Rush, noise, crowd, traffic- city life can be stressful. Researches have shown urban living has a significant impact on mental health.
Although cities have a significant advantage- economic and technological development, benefits of economic growth and technological innovation, there’s also a byproduct of this progress. According to one Dutch study, people living in a city were 21 % more likely to experience an anxiety disorder and carry a 39 percent increased the risk of mood disorders.
Colin Ellard, a cognitive neuroscientist at Canada’s University of Waterloo, says that is unnatural for human beings to live in a city because humans evolved living in small groups. He founds two ways in which living in big cities exerts a psychological toll. One is the physical stress of crowding, and the second mental liability of city life comes from being in constant contact with strangers which can lead to feelings of isolation and loneliness.
Causes of Stress- Noise, Pollution, Crowd…
First of all, sharing a small amount of space with a lot of other people- in public transport, supermarkets, streets is very stressful. City life happens at a faster pace, people are always in a rush, they run to work, to pick up kids, for some meeting. Next cause is a higher level of air pollution from the constant traffic and factories. That cause stress to your internal body organs and this can quickly show its effects to your skin and hair, and contribute your overall stress load. The same effect can have the electromagnetic fields that are caused by the massive use of electricity. Constant traffic and traffic jams daily can impact your wellbeing in a very stressful way. Also, the noise level sometimes can get your blood boiling- horns, ambulance, and police sirens are pretty much annoying.
Urban City Life Can Increase Mental Illness
Depression. Social isolation in cities is a growing epidemic where people all crave a sense of connectedness. Cities are full of people, but living anonymously alongside millions of others can actually leave us isolated and lonely.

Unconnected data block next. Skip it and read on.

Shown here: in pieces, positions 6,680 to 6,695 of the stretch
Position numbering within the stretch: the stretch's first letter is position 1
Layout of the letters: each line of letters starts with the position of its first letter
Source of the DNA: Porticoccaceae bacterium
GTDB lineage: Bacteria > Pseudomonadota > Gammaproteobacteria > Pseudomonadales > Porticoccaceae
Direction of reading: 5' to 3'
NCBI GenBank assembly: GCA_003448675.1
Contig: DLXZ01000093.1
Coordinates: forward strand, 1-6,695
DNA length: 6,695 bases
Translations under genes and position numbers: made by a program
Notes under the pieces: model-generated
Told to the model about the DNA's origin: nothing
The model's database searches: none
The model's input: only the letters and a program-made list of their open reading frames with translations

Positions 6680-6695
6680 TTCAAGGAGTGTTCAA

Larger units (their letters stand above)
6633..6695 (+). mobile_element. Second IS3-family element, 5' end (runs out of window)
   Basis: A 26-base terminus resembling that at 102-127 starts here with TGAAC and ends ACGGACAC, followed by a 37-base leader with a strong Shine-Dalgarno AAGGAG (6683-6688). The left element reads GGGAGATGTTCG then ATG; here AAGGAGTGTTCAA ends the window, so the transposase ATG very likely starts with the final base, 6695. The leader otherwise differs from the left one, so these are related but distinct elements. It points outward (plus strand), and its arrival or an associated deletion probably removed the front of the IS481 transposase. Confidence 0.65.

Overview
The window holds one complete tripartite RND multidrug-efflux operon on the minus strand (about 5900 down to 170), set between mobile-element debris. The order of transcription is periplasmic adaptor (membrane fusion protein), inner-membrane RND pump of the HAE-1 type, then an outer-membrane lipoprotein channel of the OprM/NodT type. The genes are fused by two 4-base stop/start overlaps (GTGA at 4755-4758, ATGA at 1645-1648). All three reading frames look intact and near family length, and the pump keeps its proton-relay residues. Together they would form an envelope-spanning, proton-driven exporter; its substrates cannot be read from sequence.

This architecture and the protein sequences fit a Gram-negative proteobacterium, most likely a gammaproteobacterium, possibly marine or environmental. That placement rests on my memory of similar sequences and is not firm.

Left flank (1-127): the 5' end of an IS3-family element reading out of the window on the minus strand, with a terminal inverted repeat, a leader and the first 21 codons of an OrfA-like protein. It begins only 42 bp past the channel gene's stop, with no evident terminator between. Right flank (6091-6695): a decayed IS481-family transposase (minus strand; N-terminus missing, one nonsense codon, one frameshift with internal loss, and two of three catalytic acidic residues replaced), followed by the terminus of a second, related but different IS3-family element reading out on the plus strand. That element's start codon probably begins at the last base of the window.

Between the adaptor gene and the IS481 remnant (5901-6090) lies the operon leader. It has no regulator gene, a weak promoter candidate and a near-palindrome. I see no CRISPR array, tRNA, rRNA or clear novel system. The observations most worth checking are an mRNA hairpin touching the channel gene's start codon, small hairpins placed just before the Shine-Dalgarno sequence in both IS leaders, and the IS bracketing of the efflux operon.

Schizophrenia. The association between big city and risk of schizophrenia has been documented in several studies, which show that the risk for schizophrenia in the urbanest environment is 2.5 times higher than in the most rural setting. Direct or indirect roles have factors such as social fragmentation and deprivation.
Anxiety. Researches have shown that a lack of social relationships can heighten anxiety. Chances of sickness or death are doubled for those who are cut off from family and friends. Despite living in crowded urban areas, residents often feel socially isolated.
Find Some Getaway From Busy City Life
More then 66 percent of the world’s population is expected to be living in cities, so the impact of urban life on mental condition has become more critical than ever. Although it doesn’t mean that city living damages human brains, it alters the way we deal with stress. So, here are some tips to stop city life from stressing you out.
Get to know your neighborhood. That increases the feeling of relatedness to your city, so get out, walk, learn where the shops and restaurants are, participate in a community.
Go to the park. Get off busy roads full of traffic and people shouting and litter on the street that cause stress and affect your mood. Green spaces, nature, and trees are one way to combat stress.
Bicycle instead of a car. Driving a car in the crowded city is hugely stressful, so much better idea for mental and physical health is cycling. You can easier and cheaper to get to a job or meeting, and on the way, you can look around.
Make an escape strategy. If you need a distance from everyday stress and people, you can make an escape route- your or friend’s home, nearby park or river. That’s the spaces where you feel secure and safe in urban environments.